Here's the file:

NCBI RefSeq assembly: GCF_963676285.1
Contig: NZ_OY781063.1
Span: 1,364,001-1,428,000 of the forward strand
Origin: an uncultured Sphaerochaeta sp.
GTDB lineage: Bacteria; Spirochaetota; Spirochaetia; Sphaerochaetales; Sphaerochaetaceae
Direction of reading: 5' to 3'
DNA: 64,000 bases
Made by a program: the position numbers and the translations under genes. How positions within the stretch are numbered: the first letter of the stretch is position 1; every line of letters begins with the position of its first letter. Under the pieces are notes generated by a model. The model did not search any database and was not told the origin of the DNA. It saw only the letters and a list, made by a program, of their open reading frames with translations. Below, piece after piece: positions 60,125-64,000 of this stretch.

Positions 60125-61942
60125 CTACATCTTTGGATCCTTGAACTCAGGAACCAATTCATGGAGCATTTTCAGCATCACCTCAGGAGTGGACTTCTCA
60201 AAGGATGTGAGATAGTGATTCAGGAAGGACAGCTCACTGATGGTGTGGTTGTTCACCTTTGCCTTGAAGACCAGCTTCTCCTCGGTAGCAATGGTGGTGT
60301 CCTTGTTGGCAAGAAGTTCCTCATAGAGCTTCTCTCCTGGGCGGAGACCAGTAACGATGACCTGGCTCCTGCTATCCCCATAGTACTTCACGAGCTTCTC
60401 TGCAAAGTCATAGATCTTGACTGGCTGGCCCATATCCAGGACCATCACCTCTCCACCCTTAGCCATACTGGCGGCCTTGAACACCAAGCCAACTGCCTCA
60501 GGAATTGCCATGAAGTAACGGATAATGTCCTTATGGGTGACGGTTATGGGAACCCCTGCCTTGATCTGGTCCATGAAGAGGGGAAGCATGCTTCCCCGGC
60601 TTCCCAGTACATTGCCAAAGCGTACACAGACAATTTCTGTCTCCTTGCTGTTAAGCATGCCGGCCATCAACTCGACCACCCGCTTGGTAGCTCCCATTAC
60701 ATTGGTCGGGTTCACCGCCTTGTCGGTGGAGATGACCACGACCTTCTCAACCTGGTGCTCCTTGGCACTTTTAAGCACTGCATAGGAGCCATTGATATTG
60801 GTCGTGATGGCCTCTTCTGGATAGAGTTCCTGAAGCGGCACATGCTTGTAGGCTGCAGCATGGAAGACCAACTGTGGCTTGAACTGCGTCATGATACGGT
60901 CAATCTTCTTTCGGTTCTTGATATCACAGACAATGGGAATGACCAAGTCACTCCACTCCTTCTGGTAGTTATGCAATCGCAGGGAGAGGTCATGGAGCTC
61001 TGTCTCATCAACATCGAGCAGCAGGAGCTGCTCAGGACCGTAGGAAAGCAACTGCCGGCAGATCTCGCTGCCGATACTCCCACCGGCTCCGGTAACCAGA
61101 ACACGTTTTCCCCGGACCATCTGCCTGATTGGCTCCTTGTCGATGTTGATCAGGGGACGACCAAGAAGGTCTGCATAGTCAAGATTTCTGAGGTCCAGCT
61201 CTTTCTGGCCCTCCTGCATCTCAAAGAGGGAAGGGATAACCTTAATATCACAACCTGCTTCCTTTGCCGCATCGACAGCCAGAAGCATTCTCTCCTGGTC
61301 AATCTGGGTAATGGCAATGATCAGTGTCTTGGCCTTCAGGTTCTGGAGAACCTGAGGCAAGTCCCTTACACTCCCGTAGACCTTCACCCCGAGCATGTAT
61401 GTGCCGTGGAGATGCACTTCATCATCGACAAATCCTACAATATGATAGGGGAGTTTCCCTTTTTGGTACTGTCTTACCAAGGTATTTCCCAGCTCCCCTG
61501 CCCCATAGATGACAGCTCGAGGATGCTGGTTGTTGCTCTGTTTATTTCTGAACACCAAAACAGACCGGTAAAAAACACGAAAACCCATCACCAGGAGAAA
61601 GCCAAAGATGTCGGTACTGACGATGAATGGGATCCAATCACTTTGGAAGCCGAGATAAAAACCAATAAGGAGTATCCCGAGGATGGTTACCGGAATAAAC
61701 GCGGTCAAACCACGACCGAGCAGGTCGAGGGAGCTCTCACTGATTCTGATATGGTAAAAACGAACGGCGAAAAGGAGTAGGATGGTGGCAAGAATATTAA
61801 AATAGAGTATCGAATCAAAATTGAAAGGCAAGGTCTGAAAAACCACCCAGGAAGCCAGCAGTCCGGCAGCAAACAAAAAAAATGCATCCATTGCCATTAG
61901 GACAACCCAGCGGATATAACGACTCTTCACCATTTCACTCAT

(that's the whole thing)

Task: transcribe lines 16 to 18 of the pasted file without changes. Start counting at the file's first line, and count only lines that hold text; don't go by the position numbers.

60701 ATTGGTCGGGTTCACCGCCTTGTCGGTGGAGATGACCACGACCTTCTCAACCTGGTGCTCCTTGGCACTTTTAAGCACTGCATAGGAGCCATTGATATTG
60801 GTCGTGATGGCCTCTTCTGGATAGAGTTCCTGAAGCGGCACATGCTTGTAGGCTGCAGCATGGAAGACCAACTGTGGCTTGAACTGCGTCATGATACGGT
60901 CAATCTTCTTTCGGTTCTTGATATCACAGACAATGGGAATGACCAAGTCACTCCACTCCTTCTGGTAGTTATGCAATCGCAGGGAGAGGTCATGGAGCTC